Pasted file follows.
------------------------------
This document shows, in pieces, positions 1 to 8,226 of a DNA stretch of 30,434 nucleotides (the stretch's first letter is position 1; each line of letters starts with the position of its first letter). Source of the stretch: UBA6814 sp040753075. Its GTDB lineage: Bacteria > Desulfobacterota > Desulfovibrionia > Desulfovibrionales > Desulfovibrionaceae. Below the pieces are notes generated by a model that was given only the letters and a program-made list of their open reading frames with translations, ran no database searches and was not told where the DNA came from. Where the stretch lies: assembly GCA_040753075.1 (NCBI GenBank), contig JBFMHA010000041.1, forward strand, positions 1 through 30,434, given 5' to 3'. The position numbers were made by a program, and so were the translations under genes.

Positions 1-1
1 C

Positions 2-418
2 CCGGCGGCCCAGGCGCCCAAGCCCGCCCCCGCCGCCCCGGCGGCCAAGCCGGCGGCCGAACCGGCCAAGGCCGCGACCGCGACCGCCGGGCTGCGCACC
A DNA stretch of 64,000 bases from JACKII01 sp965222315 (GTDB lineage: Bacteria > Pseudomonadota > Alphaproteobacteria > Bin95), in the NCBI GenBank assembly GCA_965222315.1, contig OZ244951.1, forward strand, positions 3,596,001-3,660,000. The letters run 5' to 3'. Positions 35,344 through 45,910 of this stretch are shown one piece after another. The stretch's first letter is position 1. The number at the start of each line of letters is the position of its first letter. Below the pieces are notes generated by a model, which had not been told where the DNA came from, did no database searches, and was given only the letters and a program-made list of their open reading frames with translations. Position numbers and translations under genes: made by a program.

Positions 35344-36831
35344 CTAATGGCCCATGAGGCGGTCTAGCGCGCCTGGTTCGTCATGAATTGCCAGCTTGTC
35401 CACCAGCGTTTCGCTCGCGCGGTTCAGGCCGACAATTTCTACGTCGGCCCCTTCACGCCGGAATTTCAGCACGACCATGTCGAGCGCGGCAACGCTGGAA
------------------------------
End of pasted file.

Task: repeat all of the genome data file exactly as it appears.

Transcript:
This document shows, in pieces, positions 1 to 8,226 of a DNA stretch of 30,434 nucleotides (the stretch's first letter is position 1; each line of letters starts with the position of its first letter). Source of the stretch: UBA6814 sp040753075. Its GTDB lineage: Bacteria > Desulfobacterota > Desulfovibrionia > Desulfovibrionales > Desulfovibrionaceae. Below the pieces are notes generated by a model that was given only the letters and a program-made list of their open reading frames with translations, ran no database searches and was not told where the DNA came from. Where the stretch lies: assembly GCA_040753075.1 (NCBI GenBank), contig JBFMHA010000041.1, forward strand, positions 1 through 30,434, given 5' to 3'. The position numbers were made by a program, and so were the translations under genes.

Positions 1-1
1 C

Positions 2-418
2 CCGGCGGCCCAGGCGCCCAAGCCCGCCCCCGCCGCCCCGGCGGCCAAGCCGGCGGCCGAACCGGCCAAGGCCGCGACCGCGACCGCCGGGCTGCGCACC
A DNA stretch of 64,000 bases from JACKII01 sp965222315 (GTDB lineage: Bacteria > Pseudomonadota > Alphaproteobacteria > Bin95), in the NCBI GenBank assembly GCA_965222315.1, contig OZ244951.1, forward strand, positions 3,596,001-3,660,000. The letters run 5' to 3'. Positions 35,344 through 45,910 of this stretch are shown one piece after another. The stretch's first letter is position 1. The number at the start of each line of letters is the position of its first letter. Below the pieces are notes generated by a model, which had not been told where the DNA came from, did no database searches, and was given only the letters and a program-made list of their open reading frames with translations. Position numbers and translations under genes: made by a program.

Positions 35344-36831
35344 CTAATGGCCCATGAGGCGGTCTAGCGCGCCTGGTTCGTCATGAATTGCCAGCTTGTC
35401 CACCAGCGTTTCGCTCGCGCGGTTCAGGCCGACAATTTCTACGTCGGCCCCTTCACGCCGGAATTTCAGCACGACCATGTCGAGCGCGGCAACGCTGGAA